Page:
Neatly bookending a key chapter in his career, Maritime CEO has the last interview with Jeremy Nixon ahead of Sunday’s official launch of Ocean Network Express (ONE), the merged Japanese container shipping giant.
Nixon’s first interview on being appointed ONE boss last July was also with Maritime CEO during which he outlined the philosophy of the new company as being “large enough to survive and yet still small enough to care”.
Inconceivable just five years ago, ONE is the Japanese solution to the rapidly consolidated picture facing container shipping today, bringing together the container divisions of rivals Mitsui OSK Lines (MOL), Kawasaki Kisen Kaisha (K Line) and Nippon Yusen Kaisha (NYK), under new headquarters in Singapore. NYK, as the company with the largest box fleet among the three, has a 38% stake in ONE, with K Line and MOL holding 31% stakes each in the new venture. With a combined fleet of 1.44m slots ONE will rank sixth in the world when it officially starts business on April 1, having been through many regulatory and organisational hoops over the past 12 months. The merger is expected to cut costs by a combined Y50bn ($440m) in ONE’s first fiscal year of operations.
“Yes, we are ready for launch,” a confident Nixon tells Maritime CEO in an exclusive interview from his Singapore headquarters. “The creation of ONE has been a challenging process, but our planning philosophy from the start has been to take a uniform and highly disciplined approach. We literally initially started with a clean piece of paper and have always tried to follow best practice wherever possible when building the company’s foundations.”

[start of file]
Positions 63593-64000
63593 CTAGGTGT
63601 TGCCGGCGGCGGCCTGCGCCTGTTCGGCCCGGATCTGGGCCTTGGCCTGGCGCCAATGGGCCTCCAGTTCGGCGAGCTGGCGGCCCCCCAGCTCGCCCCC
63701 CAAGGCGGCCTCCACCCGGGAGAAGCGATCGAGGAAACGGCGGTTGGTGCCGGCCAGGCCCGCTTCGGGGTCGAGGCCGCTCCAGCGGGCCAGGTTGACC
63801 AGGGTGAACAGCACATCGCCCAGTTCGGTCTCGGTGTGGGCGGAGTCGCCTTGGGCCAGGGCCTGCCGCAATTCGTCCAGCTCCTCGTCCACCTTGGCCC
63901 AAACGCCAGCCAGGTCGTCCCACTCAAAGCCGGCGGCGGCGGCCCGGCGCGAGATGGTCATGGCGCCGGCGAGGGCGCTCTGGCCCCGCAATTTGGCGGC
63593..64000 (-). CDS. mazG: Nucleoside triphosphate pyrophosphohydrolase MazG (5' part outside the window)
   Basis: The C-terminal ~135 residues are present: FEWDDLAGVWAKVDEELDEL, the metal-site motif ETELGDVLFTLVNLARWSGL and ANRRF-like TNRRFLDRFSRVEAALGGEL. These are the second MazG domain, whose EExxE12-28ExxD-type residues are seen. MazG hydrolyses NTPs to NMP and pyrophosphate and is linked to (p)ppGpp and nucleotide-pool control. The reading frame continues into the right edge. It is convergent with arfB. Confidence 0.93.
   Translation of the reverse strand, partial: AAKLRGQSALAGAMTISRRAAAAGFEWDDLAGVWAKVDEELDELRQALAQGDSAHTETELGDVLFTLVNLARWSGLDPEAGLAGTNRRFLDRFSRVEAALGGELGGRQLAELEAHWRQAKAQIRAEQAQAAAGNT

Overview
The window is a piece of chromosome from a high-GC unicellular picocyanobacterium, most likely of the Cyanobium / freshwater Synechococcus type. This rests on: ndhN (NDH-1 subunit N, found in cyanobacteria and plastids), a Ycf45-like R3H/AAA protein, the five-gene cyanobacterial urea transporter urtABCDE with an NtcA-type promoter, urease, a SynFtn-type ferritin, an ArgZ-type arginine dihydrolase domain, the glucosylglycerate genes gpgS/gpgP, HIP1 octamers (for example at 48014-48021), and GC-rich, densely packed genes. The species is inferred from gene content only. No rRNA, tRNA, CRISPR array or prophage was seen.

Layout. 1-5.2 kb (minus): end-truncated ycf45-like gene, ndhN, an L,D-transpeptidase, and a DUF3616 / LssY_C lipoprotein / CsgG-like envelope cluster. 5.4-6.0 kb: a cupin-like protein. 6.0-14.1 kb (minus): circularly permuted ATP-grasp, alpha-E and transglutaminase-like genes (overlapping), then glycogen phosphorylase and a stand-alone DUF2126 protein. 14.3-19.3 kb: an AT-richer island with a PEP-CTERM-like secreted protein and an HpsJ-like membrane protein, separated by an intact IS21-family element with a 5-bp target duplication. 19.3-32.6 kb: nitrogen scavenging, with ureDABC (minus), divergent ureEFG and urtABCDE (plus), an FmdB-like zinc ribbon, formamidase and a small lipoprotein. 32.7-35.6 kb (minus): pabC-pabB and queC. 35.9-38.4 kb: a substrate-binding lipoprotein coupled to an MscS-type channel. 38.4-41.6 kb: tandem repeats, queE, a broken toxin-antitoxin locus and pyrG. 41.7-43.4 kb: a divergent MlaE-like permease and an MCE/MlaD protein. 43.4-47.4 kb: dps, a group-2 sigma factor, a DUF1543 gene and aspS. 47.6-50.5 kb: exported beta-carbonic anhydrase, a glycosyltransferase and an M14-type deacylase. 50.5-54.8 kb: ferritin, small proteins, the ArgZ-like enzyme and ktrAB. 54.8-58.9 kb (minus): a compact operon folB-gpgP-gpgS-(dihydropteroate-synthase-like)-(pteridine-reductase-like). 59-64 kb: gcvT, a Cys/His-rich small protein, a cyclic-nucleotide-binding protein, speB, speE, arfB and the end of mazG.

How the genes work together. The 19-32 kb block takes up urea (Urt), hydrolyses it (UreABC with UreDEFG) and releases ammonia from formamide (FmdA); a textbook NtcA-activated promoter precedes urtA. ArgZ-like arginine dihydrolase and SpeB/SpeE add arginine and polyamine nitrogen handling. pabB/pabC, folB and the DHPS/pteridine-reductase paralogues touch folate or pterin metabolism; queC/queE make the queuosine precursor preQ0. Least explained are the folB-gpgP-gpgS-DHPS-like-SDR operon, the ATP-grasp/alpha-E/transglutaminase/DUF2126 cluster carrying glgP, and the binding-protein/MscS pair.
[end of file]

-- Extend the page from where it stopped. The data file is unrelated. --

Nixon, a British national, worked for P&O Nedlloyd from 1994 through to when it was bought out by Maersk in 2005. After just under three years at Maersk as vice president he jumped ship to NYK in 2008, where he rose through the ranks to become CEO of NYK Line, based in Singapore, in 2012.
Regarding the business concept of the new magenta branded line, Nixon says two key attributes were common in all three past companies – customer service and process excellence.
“We have tried wherever possible to ensure that these core success factors are also embedded into the philosophy of the new company,” Nixon says.
As he inferred when interviewed by Maritime CEO last July, Nixon is content with ONE’s size, and is not out to chase those above him.
“Realistically we do not expect to go toe to toe with the top four in terms of pure scale and global market share,” he admits, before adding: “Where possible we will take a differentiated service approach, and ensure we have a strong focus on yield management, and innovation whilst also aiming to maintain a strong balance sheet.”
The ‘big enough to survive, but still small enough to care’ mantra espoused by Nixon – a 24-year veteran of the liner trades – should ensure ONE is nobody’s fool come April 1.